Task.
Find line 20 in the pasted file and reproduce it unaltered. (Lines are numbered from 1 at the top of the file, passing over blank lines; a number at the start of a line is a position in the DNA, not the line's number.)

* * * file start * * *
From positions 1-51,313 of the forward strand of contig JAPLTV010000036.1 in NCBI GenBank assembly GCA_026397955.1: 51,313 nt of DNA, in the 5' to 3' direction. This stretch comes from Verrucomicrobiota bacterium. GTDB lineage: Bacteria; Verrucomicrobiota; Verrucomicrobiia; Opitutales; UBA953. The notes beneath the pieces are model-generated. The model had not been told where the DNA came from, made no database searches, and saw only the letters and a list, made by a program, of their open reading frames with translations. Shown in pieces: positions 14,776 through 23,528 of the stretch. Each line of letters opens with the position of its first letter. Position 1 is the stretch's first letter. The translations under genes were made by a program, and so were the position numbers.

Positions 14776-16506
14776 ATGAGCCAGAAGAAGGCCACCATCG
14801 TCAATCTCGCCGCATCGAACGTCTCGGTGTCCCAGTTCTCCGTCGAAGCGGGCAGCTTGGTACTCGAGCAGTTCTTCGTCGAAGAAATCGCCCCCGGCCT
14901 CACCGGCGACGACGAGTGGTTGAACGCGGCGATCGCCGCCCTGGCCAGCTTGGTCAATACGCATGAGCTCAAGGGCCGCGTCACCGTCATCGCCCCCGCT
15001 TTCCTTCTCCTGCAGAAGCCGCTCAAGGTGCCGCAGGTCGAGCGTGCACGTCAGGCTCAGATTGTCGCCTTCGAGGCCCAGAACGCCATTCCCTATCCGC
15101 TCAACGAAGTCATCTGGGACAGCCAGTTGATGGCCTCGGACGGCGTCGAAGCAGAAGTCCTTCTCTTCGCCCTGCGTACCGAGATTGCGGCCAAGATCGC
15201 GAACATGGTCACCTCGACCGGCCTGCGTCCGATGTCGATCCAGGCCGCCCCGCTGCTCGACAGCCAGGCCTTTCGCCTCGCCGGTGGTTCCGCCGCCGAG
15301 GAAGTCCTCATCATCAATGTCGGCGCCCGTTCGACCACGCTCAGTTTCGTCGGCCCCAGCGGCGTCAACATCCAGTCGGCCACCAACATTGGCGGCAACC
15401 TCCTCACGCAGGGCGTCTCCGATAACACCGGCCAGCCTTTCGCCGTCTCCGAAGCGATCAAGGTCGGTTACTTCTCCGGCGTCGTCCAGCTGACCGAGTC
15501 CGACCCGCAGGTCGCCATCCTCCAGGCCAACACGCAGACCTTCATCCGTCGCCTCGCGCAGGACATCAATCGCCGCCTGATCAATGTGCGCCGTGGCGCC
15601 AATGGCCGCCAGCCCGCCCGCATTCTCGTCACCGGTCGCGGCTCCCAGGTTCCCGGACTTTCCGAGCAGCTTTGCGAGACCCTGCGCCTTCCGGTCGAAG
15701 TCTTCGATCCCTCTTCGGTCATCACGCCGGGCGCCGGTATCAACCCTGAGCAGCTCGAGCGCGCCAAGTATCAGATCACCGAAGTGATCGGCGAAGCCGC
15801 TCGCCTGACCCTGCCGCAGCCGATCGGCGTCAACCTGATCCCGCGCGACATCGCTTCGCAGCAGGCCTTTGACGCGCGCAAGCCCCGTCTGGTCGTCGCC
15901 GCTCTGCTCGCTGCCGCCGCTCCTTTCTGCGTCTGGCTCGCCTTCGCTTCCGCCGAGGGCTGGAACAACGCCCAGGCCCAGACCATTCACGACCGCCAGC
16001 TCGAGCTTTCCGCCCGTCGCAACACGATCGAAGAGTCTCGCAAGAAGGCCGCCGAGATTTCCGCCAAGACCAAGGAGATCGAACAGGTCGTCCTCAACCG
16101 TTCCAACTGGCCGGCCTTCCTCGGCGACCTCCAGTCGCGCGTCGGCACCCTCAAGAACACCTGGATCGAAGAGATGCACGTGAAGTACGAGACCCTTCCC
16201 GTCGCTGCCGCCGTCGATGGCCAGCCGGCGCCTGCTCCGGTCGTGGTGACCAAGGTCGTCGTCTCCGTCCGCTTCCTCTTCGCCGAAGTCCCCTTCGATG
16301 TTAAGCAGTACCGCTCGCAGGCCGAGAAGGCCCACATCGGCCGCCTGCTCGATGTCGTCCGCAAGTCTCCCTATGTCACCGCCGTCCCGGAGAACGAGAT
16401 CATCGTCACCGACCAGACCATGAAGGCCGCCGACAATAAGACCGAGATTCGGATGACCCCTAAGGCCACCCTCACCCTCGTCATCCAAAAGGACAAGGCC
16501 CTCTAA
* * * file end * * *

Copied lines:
16401 CATCGTCACCGACCAGACCATGAAGGCCGCCGACAATAAGACCGAGATTCGGATGACCCCTAAGGCCACCCTCACCCTCGTCATCCAAAAGGACAAGGCC